3. Zambian leaders are too greedy and selfish. all they think is how to enrich their pockets at the expense of poor ordinary zambians. and once in five years they build a hospital and roads and call it development so that we put them in office again, and continue looting from were they left . Shame shame shame!!

  4. So at the end of the day China will be our development model…well, as long as we have the development we need. This issue of investors benefiting more than the country can surely be addressed amicably. 10Billion US$ we only get 500milion US$ is unaccepatble…not even 800m. US$2Billion would make some sense for fast track develpment. If oil producing conutries are complaining and we are, then we need to sort it out at AU level if National Gvnmnts have no capacity to compel these multinational companies to give us a hearing. Forcing/chasing them by use of windfall tax may backfire if the way to go is capitalism. Mayb improve the variable tax regime.

  5. If we elect the right candidate come September 20th, we can attain meaningful development. Alot of Zambians are suffering, we need to look beyond Lusaka and the Copperbelt, enrich the average Zambian and maintain standards going up as the writer as written. Leaders lets remember our people (the people who voted you into power) when you are in those high an mighty seats. so you think! ||Remember your manifestos dont only produce the at campaign time. Let them show in your time in office. I rest my case. God bless Zambia. Can we have a leader that only God has chosen.

  6. why is it that most MMD and PF cadres on this blog fail to comment when an article is talking about economics.Can’t insult the economy can you?

  7. Trouble with us Zambians is that we are selfish. When we are poor we talk and promise too much but get up there, we get into rock cracks like lizards. Shame on most politicians!!!!

  8. economic growth experienced by our country should allow policies were opportunities exist for low income families to climb up the socio-economic ladder .the best way i believe to do this is through a great education at primary,secondary and tertiary levels,coupled with health care,It has happened in many countries who has experienced growth similar to ours that the spoils of growth remain in the hands of a small percent of the population.lets learn from their mistakes and build a more equitable ,just society were merit rules and not crony capitalism.


  10. Too long article. The writer should learn to summarize. Summary was not there for formality at school. It had a purpose. Put it into practice!

  11. I have heard enough of this we should be looking for solutions now.we are all aware please.Barhamas Barhamas we have also been there!

  12. Hey chinekeee mushota should not read this we are in vegetable soup. We just told mushota yesterday that we resources in zed than his/her second home Scotland. No one in scotland dresses like the boy above. Zambia shall be saved.

  13. it is time to change course, 20 yrs of MMD and my people are still suffering in their millions. MMD you have had you chance, you have loaned out our ressources such that zambia gets only crumbs. All MMD can build is shopping malls.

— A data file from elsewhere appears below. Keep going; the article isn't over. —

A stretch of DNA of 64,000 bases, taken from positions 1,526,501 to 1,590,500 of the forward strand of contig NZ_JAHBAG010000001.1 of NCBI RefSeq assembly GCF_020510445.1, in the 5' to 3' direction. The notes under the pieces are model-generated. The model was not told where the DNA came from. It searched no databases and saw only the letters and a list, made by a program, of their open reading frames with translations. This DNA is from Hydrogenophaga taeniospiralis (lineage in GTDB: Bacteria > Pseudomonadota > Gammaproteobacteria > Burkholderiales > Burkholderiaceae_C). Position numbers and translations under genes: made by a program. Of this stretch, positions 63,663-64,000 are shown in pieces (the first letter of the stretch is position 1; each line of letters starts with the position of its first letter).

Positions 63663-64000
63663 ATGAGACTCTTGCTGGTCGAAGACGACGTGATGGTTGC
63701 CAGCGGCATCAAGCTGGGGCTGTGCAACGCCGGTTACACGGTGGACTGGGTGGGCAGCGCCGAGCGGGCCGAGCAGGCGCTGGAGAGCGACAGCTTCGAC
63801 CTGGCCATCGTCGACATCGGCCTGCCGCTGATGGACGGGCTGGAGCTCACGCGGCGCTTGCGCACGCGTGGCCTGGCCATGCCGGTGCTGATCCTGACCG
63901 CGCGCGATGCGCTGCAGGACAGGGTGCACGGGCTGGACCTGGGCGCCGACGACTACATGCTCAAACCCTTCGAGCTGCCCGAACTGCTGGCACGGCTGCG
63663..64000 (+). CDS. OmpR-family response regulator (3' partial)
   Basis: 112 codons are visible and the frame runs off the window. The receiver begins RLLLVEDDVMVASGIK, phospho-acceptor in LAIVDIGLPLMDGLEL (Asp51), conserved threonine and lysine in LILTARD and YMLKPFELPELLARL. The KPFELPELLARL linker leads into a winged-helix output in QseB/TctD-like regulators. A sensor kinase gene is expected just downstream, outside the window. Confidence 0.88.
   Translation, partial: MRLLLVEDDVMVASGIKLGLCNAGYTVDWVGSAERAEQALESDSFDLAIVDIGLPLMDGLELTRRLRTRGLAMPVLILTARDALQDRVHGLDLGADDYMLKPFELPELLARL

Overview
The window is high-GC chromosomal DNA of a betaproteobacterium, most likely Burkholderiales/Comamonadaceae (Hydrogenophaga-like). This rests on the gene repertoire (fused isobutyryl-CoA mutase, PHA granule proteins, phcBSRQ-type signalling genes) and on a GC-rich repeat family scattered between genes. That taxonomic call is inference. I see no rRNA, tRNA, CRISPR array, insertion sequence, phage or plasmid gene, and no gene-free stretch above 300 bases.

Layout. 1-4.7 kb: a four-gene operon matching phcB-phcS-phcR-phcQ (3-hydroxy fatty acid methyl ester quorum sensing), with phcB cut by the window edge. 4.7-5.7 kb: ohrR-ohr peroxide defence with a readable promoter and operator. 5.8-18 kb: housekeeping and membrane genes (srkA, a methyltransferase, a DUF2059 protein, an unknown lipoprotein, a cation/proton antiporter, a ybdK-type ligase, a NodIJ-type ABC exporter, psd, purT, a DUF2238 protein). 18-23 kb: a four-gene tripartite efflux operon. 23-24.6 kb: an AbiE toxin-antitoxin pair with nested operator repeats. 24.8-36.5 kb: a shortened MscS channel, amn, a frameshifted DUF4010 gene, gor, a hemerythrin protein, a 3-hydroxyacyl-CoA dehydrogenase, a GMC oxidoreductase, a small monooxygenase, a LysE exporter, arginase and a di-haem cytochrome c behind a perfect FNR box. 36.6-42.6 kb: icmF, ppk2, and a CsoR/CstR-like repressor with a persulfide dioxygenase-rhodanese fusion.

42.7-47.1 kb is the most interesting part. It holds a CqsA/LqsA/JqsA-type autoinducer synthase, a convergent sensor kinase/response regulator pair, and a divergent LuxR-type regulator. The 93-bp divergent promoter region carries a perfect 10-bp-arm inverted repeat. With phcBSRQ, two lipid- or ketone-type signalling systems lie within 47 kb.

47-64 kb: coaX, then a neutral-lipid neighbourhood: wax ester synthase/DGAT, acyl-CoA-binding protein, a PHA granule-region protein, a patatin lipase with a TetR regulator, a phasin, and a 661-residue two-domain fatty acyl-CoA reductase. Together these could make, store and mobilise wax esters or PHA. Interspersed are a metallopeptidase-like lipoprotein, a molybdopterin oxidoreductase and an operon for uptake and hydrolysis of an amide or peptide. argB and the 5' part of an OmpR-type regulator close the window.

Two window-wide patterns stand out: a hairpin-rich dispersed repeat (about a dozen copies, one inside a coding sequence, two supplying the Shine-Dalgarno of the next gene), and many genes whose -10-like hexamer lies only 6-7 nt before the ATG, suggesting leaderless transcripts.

14. We need to change the way we think. We need to inculcate a culture that is development oriented from as early as grade 1. Train a child in the WAY he shud go, fo when he is old he will not dpat from it. Nice article GS u are an asset that nids to b put to gud use.

  15. i really feel sad about the way things are being said about the elections. i have read many articles from zambians complaining about there being loads of chinese investors in the country.what people dont understand is that zambia needs more investors in order to develop. but they can only come if the country is secure and stable. zambians need to realise that as the european and american markets(due to heavy debts) are failing ,many investors are looking for other markets. the chinese market is huge but has become competitive. its time for peoples attitudes in africa to change. zambia has all the opportunities it needs to progress but the government should educate the youth so that as investors come in and bring jobs, they are given mainly to the local people. born in uk but i love zed!

  16. The author raises some very good points. Ultimately I believe it would be foolish to think the success of Shenzhen can be replicated. I’ve been to Shenzhen, its an amazing city- very cosmopolitan and in many ways its somewhat nicer than Beijing. In any case, Shenzhen is a coastal city and is very close to Hong Kong, lets not also forget Taiwan and Japan are near to China. Many of the foreign investors who invested into cities like Shenzhen came from HK and JP, and have turned it into an electronics manufacturing hub. Access to the sea made it an all the more attractive investment destination for manufacturing because of easy transport links. Zambia is landlocked! lol. If Zambia is to grow economically it needs to look for ways to integrate itself into its neighbors economies’

  17. *sorry I meant if it is to continue growing sustainably. It needs to integrate itself into the economies of its neighboring countries. This way its businesses can add value to the value chains of surrounding economies and Zambia can become a regional hub of trade, manufacturing, transport, tourism etc. However Zambia would need to focus on key areas where it can actually create value e.g. agricultural goods, electronics components and energy. We have the land and water for agri-businesses, we have the copper, rare earth elements are in nearby Congo for electronics components and huge tracts of un-used lands for energy from wind turbines or Solar arrays. Really what is missing are the Zambian born entrepreneurs who can take advantage of these opportunities.